Tuesday, October 4, 2011

Crowdsourcing: Ingenuity or pure laziness?

In #change11 we are being challenged to examine collective learning with a focus on how we learn. As one who comes from the business sector and not that of the academic sector, I can’t help but synthesis how this applies within my given context.

Many companies have turned to crowdsourcing in their research and development of products or services. I have seen numerous academics do likewise (although they have not called it “crowdsourcing”).

Crowdsourcing is defined by crowdsourcing.org as: “Crowdsourcing is sometimes otherwise referred to as Mass Collaboration, Open Innovation, Community Production, Mass Solutions, Constituent Driven Innovation, Connected Intelligence, Collective Wisdom, Intelligent networks and Human Networks. Crowdsourcing is the act of outsourcing tasks, traditionally performed by an employee or contractor, to a large group of people or community (a crowd), through an open invite (call).”

I can’t help but to question if we - as corporations- are truly listening to the voices of the public (be it those of the employees of the corporation or the public at large) or are we merely being complacent and use crowdsourcing as a means of pacification- of giving the public a “feeling” that their voices are being heard?

Are we using the suggestions of the public?

Are we using crowdsourcing as a “solution” for cutting back our expenditures and thus cut back on our staff (be it consultants or others) and the human values that employees bring to our corporation?  

Are we trying to become everything to everyone and in the process lose sight of the foundations and the values upon which our corporations were built upon and their raison d’ĂȘtre?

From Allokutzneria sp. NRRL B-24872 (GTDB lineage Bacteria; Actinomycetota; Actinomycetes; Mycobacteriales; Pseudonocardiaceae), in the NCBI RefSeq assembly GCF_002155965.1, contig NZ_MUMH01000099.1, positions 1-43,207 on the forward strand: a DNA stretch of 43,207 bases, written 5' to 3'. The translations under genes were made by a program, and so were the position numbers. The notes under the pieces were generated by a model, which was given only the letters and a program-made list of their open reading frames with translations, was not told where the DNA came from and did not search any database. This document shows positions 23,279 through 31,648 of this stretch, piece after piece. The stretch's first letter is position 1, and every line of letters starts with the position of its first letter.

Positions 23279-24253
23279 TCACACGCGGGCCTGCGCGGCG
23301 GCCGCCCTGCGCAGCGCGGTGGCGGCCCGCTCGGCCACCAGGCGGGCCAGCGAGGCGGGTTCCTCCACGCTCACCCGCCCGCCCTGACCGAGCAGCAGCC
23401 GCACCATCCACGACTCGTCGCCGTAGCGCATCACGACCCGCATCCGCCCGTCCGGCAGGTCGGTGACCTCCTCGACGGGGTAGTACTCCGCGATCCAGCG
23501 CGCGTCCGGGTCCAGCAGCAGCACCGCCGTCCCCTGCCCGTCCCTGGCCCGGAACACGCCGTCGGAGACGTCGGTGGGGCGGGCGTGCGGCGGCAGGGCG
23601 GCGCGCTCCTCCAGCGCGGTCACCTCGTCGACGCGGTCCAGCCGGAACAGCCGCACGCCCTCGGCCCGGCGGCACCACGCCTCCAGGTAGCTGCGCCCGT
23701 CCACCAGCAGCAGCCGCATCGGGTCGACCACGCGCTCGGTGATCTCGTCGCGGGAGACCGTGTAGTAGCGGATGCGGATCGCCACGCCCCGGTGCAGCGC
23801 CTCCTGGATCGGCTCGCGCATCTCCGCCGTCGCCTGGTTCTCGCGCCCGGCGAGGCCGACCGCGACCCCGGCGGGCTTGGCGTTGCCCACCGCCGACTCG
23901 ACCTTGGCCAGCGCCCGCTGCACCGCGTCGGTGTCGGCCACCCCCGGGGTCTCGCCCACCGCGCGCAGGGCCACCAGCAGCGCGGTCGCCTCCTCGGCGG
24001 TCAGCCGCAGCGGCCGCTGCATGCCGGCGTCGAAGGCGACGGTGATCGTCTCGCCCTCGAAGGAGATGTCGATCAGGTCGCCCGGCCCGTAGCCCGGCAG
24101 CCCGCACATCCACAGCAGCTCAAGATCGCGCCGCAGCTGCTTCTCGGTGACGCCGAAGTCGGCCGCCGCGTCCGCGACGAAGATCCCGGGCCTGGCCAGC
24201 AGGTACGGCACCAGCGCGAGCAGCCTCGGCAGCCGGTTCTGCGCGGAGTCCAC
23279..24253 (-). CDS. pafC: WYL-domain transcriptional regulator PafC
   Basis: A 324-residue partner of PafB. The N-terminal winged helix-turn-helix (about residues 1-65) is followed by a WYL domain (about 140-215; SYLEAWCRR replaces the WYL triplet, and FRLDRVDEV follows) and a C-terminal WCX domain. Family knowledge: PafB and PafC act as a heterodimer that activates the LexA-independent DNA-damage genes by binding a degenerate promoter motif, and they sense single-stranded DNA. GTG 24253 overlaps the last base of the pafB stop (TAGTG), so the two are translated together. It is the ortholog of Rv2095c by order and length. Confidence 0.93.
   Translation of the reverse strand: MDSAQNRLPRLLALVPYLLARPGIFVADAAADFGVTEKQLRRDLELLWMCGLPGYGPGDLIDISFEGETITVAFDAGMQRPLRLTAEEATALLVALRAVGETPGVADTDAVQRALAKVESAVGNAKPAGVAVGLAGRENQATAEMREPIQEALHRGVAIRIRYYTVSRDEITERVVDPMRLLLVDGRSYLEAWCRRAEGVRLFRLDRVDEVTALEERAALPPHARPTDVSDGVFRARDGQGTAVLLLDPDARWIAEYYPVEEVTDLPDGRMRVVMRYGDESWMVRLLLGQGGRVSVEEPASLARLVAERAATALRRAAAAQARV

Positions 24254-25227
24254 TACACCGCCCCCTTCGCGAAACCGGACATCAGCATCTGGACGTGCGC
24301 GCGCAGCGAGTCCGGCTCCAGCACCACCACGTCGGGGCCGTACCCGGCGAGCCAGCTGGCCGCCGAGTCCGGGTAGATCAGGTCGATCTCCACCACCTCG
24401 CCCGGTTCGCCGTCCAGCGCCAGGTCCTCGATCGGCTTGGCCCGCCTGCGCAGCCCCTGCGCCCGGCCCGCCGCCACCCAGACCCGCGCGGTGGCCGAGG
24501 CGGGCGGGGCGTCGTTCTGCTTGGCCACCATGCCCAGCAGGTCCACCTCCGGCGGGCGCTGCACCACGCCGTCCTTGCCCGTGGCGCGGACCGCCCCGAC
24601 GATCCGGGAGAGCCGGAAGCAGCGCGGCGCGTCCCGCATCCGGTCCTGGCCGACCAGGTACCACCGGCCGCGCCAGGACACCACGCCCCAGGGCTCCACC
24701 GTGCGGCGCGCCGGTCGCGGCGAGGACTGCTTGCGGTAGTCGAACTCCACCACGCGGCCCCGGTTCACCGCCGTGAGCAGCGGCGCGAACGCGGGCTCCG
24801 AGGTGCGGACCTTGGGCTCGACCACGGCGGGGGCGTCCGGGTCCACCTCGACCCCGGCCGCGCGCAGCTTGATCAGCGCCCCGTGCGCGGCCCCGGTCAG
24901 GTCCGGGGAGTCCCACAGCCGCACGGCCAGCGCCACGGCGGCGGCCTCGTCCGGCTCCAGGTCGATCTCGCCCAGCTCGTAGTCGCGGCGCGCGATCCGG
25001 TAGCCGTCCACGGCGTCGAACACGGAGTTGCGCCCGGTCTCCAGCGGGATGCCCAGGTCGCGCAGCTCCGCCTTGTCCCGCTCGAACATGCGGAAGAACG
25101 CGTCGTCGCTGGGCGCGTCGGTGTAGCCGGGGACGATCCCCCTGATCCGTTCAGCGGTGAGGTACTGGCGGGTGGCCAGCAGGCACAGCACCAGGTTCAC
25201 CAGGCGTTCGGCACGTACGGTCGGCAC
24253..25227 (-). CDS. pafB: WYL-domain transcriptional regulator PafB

Are we become data miners and stealers of innovations or are we truly becoming creative?

Is crowdsourcing yet another excuse for laziness (I don’t have to think/ be creative because someone else will think it/ design it for me)?

Sure, there are many great examples in the industry of cases where crowdsourcing is beneficial. But what seems to stand out in these positive attributions to crowdsourcing are:
  • Clearly defining who the “crowd” is.
  • Clearly defining and properly managing the derivatives of the crowdsourcing so they are incorporated, rejected, or used as a further springboard.
  • Recognizing the contributions.

My greatest personal concern is: what are the parameters of intellectual property when we participate in crowdsourcing? Do we as contributors (especially the public at large) give up our right or do the corporations automatically own it? Who gets the rights to the “next best-thing-next-to-sliced-bread”?


Tuesday, September 20, 2011

New Beginnings

I initially started a blog elsewhere but after much deliberation, I have decided to be more vigilant in concealing my identity in order to protect my family. I will follow-up later on this decision in a subsequent blog but for now, here is what I initially wrote on September 13, 2011...

Today is a day of beginnings…
  • I just completed my first synchronous meeting with my professor and peers for the new course at Athabasca University’s (AU) Distance Education program.
  • I began my journey at AU 10 years ago and after a long hiatus, I have decided to return to academia to complete what I started (inspired by a friend working on his MBA and by a mentor who has been bugging me to complete my studies!).
  • I am wrapping my head around reading academic papers rather than business reports.
  • Life-work balance now has a new partner; study-write.
  • I feel both nervous and excited at the student evaluation requirements- peer presentations, ongoing discussions with complete strangers (can introverts become extroverts when hidden behind computer?), and a major research paper.
  • I was disappointed that I would not have an opportunity to pursue an independent study as an elective course but I am now elated with the fact that this AU course is akin to one.
  • I am terrified that there can be so many people (hundreds!) in the same MOOC (Massive Open Online Course) that is the basis for the AU course.
Today is only a beginning. Tomorrow is another day; a day of change. Change is good!



I have created this blog with the express intention to share my ongoing experiences, observations, comments, and thoughtful ramblings as I participate in a unique seminar course as a Distance Education student at Athabasca University.